The Wabun Tribal Council Chiefs announced their support to partner with Hydro One to develop an important power line project in Northeastern Ontario. The Wabun Chiefs undertook a comparative analysis of prospective private sector partners, assisted by expert consultation. The clear decision is that Hydro One provides the best way forward in terms of ability to perform and deliver, and that Hydro One offers a fair and equitable 50-50 partnership and has a proven track record with equity partnerships.
“This is an opportunity we welcome, as Wabun Tribal Council and our member First Nations are well positioned to partner with Hydro One on this Transmission Infrastructure Partnership. We have been left out of the loop historically in terms of development on our traditional lands, so this partnership with Hydro One is one more example that there is reconciliation at work in real time. The Ontario government’s support to make this partnership project happen will go a long way to healing on the road to reconciliation,” explained Chief Chad Boissoneau of Mattagami First Nation.
The five Wabun communities make up a majority of the potential coalition of First Nation communities that are proximate to the proposed project. The developmental coalition includes the Wabun First Nations of Mattagami, Brunswick House, Matachewan, Flying Post and Chapleau Ojibwe.
The decision to partner with Hydro One came after an extensive review of the proponents’ proposals and included the independent review of consultants and financial experts. Partnering with Hydro One, an Ontario distribution and transmission company, will ensure that the Nations have access to the necessary financial backing and expertise required to complete the transmission line.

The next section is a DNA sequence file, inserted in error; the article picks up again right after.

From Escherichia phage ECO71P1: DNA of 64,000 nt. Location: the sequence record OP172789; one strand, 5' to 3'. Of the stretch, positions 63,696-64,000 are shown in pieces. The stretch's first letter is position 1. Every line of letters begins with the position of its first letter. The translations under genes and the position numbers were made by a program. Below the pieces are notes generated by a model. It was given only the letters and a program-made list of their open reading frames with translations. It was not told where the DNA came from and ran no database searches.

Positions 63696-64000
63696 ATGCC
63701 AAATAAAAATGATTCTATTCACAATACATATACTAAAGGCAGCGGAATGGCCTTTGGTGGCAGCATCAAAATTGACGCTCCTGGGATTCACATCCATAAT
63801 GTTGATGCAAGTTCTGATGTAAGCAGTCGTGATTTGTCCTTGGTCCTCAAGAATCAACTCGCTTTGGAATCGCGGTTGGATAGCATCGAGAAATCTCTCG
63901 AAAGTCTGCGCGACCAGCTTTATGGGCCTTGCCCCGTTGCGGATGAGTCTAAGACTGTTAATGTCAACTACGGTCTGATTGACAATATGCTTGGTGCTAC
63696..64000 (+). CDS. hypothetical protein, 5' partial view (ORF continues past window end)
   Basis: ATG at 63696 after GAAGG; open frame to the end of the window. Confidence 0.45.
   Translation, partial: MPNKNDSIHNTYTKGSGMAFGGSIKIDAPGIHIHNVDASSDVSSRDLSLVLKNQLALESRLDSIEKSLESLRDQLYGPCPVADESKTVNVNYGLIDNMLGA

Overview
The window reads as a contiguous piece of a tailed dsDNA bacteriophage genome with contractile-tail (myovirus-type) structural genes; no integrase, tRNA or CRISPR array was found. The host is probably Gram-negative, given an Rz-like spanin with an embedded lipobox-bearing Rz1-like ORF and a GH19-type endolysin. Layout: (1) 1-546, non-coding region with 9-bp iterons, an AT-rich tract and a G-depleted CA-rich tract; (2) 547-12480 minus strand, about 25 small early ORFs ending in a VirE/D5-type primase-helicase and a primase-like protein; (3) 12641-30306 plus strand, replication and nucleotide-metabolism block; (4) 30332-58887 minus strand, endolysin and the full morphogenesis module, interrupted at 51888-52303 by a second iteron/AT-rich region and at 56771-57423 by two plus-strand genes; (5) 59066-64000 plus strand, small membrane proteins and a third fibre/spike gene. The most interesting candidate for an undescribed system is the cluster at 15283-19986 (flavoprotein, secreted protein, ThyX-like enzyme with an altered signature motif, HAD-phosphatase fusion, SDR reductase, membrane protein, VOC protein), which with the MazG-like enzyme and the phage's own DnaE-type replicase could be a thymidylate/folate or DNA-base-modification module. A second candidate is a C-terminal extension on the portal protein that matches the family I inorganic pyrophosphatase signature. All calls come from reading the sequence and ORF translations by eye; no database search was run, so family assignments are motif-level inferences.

Wabun Tribal Council Executive Director Jason Batise explained that the partnership with Hydro One is important in terms of economic development and pointed out that Wabun Tribal Council is a leader in Indigenous success working with resource developers in striving towards self sufficiency.
“I am very proud of all the good work our Chiefs have done over the years in establishing Wabun Tribal Council and its First Nations as leaders in driving economic development. This work has resulted in many agreements and partnerships that honour our traditions and culture as well as protections on an environmental basis,” commented Batise. “With a 50 per cent equity stake in the line, these revenues will benefit our communities for generations to come.”
“With the assistance of our Wabun Tribal Council administration, we as Wabun Chiefs have reviewed all of the analysis in determining which partner best fits with this huge power line development opportunity and our choice is without a doubt Hydro One. We trust that the Ontario regulators will provide us with a decision to move this project ahead in a timely manner,” said Chief Murray Ray, Flying Post First Nation.
The proposed 230-kilovolt transmission line will span over 260 kilometres and connect the Wawa and Porcupine transmission stations, bringing important benefits to northeastern Ontario and the Indigenous communities in the region.
The Ontario Ministry of Energy is presently undertaking its own comparative analysis to select a transmission company to develop the new greenfield line.
Wabun Tribal Council (WTC) is a non-profit regional Chief’s Council that represents, advocates and provides services to six First Nations (Beaverhouse, Brunswick House, Chapleau Ojibwe, Flying Post, Matachewan and Mattagami.)